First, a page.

Things I Don’t Care About — And Neither Should You!!

One of the biggest challenges for investors is filtering out bad, useless, or even costly “information.”  I have a method for screening out the noise and using my time more effectively.  Part of it is keeping the TV on mute and using TIVO to check out anything that is really significant.  You can also just skip articles that obviously do not meet the test.

Here is a good starting list of what to ignore.  Feel free to suggest additions.

  • The Hindenburg Omen – or any other method using BO (i.e. backtested overfitting) and failing the smell test.
  • Commentary from people who are famous for being famous – their websites confuse media appearances with credentials.
  • Tobin’s Q – a great idea fifty years ago, but not relevant for modern companies.
  • Bond guys opinions about stocks – don’t ask your barber if you need a haircut (Warren Buffett)
  • Stock guys opinions about bonds – see above.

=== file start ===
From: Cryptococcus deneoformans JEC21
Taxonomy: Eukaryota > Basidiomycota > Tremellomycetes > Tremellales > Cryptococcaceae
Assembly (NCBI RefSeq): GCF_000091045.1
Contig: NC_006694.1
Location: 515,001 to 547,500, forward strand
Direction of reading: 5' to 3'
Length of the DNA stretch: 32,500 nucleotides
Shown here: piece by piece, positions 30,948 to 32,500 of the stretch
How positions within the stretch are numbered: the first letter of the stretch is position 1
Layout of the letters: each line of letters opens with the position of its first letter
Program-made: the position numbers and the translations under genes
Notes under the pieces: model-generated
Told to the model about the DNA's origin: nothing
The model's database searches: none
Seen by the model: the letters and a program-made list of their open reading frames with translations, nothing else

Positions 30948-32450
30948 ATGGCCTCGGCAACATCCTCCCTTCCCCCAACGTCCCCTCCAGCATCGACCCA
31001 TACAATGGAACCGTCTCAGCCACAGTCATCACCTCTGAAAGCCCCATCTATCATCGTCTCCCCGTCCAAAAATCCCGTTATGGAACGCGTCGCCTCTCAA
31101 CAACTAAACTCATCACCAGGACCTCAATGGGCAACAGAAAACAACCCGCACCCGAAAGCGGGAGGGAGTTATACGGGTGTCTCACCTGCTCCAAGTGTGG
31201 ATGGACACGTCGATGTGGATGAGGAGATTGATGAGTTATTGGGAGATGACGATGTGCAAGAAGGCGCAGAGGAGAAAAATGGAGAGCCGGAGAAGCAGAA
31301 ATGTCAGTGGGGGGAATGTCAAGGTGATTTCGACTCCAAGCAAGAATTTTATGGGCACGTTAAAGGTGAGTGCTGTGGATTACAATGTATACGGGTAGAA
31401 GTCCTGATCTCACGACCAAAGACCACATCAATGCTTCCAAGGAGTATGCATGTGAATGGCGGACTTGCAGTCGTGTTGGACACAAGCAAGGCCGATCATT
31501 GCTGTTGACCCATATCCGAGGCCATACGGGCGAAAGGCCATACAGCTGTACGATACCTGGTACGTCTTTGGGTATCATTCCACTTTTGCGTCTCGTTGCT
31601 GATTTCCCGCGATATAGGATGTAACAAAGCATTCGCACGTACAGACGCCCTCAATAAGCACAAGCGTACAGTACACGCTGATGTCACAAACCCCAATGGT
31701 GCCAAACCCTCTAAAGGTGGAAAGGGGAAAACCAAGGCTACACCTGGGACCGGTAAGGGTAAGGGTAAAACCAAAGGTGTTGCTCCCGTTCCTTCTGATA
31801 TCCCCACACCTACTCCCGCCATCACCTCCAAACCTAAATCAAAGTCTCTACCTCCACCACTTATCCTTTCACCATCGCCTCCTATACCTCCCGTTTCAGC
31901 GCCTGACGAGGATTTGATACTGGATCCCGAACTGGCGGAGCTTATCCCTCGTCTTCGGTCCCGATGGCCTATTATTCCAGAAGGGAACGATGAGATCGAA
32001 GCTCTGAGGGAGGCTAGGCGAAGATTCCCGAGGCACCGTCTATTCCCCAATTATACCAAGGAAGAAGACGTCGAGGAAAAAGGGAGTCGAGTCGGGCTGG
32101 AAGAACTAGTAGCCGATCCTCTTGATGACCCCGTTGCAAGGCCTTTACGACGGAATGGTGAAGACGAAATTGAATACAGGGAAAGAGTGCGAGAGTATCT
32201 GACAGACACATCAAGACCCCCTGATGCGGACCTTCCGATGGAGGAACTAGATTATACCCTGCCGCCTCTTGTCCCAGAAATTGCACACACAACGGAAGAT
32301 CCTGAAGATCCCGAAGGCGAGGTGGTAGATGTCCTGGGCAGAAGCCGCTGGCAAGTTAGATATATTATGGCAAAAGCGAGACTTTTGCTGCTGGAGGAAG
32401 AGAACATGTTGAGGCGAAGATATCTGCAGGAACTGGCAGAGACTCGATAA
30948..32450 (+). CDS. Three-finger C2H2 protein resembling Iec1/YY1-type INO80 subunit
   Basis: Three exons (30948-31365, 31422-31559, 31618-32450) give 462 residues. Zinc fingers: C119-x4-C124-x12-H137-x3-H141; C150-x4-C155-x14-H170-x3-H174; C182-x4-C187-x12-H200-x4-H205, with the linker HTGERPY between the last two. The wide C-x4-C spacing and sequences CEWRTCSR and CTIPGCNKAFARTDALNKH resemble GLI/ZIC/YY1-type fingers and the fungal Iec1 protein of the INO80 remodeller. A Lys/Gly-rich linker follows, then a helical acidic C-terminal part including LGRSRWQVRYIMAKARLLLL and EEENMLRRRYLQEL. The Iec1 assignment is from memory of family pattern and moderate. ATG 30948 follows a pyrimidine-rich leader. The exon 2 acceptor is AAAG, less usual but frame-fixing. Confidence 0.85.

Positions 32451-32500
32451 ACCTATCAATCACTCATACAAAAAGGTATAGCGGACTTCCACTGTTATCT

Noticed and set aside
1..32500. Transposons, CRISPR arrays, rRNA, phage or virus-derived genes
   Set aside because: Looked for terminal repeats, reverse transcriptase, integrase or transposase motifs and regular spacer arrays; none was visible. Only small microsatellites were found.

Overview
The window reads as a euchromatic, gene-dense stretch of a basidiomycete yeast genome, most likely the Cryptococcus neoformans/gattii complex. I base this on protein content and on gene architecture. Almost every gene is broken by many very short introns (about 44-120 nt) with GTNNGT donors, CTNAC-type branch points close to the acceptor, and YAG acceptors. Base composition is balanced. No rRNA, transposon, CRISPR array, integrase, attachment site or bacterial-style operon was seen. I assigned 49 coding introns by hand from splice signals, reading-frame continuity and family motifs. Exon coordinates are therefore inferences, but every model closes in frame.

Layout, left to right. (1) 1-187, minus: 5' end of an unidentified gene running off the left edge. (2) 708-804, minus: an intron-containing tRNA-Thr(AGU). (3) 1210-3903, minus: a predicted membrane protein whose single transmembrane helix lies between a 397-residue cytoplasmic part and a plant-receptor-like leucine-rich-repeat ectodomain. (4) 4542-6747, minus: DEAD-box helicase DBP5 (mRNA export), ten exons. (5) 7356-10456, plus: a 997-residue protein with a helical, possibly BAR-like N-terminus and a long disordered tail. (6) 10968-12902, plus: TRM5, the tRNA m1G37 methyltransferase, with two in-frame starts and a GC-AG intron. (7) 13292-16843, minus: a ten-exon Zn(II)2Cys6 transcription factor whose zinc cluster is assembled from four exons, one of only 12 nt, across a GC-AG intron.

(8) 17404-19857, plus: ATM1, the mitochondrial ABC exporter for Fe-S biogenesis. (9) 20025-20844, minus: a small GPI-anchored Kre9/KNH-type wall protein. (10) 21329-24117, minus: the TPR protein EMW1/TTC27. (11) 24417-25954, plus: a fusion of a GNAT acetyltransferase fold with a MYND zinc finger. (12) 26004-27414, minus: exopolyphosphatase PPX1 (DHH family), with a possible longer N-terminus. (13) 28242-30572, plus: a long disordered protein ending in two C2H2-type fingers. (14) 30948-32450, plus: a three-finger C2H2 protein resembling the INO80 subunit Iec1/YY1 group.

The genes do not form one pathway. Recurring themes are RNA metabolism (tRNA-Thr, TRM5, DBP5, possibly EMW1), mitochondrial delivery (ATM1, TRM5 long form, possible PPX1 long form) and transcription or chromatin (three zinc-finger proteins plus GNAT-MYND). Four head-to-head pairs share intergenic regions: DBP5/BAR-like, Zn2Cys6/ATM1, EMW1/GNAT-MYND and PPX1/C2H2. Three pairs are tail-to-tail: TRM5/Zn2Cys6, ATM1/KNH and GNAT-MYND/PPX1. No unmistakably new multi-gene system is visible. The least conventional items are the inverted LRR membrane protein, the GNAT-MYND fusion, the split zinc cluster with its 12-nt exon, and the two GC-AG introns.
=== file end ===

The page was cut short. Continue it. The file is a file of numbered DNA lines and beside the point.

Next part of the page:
• PMI data lacking multiple business cycles – you have to start somewhere, but we do not need to believe it.
  • Recession predictions from some “expert” who cooked up a model last week – too few cases, too many variables.

You can save many hours and also avoid some bad decisions by rejecting this useless and harmful noise.

You may also like


  • Rod Georgiu October 25, 2016  

    How about”no recession in sight”from people that recently cooked up a model?

    • oldprof October 25, 2016  

      Rod — Sure. Any weak models are open to question. I never see this sort, however. Maybe it just isn’t newsworthy unless there is a recession warning. Do you have anything specific in mind?

      Thanks for joining in.


  • Don Perrine October 25, 2016  

    Jeff, I learned these lessons the hard way. Based on my experience, anyone who follows this advice is taking a shortcut to better results with lower stress. Thank you for your quality information and sound advice.

    • oldprof November 7, 2016  

      Thanks, Don!


  • Joost Bakker October 30, 2016  

    All commentary starting with “this chart just looks like…..”. Another case of few cases, many variables.

    • oldprof November 7, 2016  

      Joost — This is not correct. The methods are derived from thousands of cases and tested on thousands of others. You are only seeing the product.

      I appreciate the comment. I clearly need to write more about this.